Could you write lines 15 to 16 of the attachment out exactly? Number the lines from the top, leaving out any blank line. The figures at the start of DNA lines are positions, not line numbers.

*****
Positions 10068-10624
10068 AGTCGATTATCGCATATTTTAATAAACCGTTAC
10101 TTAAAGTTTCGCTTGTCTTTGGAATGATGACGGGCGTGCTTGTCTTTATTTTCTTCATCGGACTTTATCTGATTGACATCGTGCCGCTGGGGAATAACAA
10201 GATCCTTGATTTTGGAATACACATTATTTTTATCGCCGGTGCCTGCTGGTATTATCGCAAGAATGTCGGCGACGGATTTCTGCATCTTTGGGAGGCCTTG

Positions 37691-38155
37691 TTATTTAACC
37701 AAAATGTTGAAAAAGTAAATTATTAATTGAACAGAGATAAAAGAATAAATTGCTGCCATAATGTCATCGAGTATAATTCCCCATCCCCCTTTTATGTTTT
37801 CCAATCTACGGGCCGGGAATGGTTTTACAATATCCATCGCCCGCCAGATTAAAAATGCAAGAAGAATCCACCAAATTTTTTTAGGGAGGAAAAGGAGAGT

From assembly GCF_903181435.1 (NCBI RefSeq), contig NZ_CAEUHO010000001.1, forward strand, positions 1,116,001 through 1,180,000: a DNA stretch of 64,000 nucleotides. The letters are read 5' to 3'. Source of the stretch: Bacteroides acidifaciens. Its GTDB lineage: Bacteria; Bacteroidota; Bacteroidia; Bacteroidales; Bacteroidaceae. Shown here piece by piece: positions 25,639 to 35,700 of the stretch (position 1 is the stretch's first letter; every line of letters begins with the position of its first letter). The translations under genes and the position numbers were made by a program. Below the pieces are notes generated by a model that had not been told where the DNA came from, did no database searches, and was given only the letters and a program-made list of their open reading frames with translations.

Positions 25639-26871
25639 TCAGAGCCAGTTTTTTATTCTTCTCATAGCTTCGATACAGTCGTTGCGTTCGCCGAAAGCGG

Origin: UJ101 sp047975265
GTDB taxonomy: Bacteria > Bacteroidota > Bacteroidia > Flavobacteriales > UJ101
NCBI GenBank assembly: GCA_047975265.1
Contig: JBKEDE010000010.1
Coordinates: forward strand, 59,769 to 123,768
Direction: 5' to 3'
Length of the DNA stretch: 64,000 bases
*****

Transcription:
Contig: JBKEDE010000010.1
Coordinates: forward strand, 59,769 to 123,768